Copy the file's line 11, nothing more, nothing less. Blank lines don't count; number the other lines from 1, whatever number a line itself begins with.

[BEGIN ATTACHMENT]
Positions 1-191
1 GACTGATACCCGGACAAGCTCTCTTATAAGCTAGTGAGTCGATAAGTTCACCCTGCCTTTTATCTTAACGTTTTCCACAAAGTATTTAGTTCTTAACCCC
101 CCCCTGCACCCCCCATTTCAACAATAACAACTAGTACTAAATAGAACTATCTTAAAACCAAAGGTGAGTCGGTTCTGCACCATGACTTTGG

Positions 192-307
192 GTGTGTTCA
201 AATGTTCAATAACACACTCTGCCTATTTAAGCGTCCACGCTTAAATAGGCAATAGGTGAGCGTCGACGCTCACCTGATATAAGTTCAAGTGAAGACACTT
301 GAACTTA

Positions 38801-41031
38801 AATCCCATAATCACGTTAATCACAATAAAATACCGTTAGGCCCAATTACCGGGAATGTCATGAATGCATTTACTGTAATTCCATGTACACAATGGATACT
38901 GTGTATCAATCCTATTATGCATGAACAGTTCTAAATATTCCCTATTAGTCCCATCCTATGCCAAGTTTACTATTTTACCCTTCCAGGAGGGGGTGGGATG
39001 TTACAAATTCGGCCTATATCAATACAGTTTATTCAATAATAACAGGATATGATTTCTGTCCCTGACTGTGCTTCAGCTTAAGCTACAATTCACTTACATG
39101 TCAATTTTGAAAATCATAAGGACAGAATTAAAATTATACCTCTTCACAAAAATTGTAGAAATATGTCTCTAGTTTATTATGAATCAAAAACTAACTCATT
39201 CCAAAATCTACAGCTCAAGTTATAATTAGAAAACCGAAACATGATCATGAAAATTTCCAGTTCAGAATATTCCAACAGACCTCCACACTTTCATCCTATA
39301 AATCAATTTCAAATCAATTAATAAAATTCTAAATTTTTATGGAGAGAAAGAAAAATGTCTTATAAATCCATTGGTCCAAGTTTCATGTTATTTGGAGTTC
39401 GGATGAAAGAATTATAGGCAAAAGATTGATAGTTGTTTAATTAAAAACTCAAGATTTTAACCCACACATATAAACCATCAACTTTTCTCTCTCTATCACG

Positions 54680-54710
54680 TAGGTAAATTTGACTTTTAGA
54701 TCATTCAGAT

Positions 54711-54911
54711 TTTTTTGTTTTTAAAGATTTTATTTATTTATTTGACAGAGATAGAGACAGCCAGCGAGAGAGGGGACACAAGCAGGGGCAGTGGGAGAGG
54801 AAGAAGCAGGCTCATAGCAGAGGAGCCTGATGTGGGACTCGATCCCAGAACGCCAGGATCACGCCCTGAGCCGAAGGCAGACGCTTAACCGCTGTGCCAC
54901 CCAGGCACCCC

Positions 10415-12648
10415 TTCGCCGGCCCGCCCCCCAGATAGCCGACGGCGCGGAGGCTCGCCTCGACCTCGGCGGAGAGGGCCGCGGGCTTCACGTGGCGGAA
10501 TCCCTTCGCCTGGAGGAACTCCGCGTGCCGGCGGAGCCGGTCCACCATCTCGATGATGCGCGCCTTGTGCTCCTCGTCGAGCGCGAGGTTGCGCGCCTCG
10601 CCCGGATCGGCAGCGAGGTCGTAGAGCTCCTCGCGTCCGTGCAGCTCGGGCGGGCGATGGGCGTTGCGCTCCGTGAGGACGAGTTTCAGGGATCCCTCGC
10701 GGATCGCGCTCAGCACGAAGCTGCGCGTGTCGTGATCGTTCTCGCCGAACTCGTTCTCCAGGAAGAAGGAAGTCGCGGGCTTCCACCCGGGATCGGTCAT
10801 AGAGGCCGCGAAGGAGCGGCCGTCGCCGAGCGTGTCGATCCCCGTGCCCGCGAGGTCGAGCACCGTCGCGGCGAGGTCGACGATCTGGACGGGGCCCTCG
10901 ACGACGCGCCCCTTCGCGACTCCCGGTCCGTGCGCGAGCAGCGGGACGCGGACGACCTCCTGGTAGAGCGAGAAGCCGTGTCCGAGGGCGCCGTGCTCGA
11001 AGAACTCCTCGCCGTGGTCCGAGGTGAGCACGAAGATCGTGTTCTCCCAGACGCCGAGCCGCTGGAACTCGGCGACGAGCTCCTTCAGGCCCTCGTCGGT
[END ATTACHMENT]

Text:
39001 TTACAAATTCGGCCTATATCAATACAGTTTATTCAATAATAACAGGATATGATTTCTGTCCCTGACTGTGCTTCAGCTTAAGCTACAATTCACTTACATG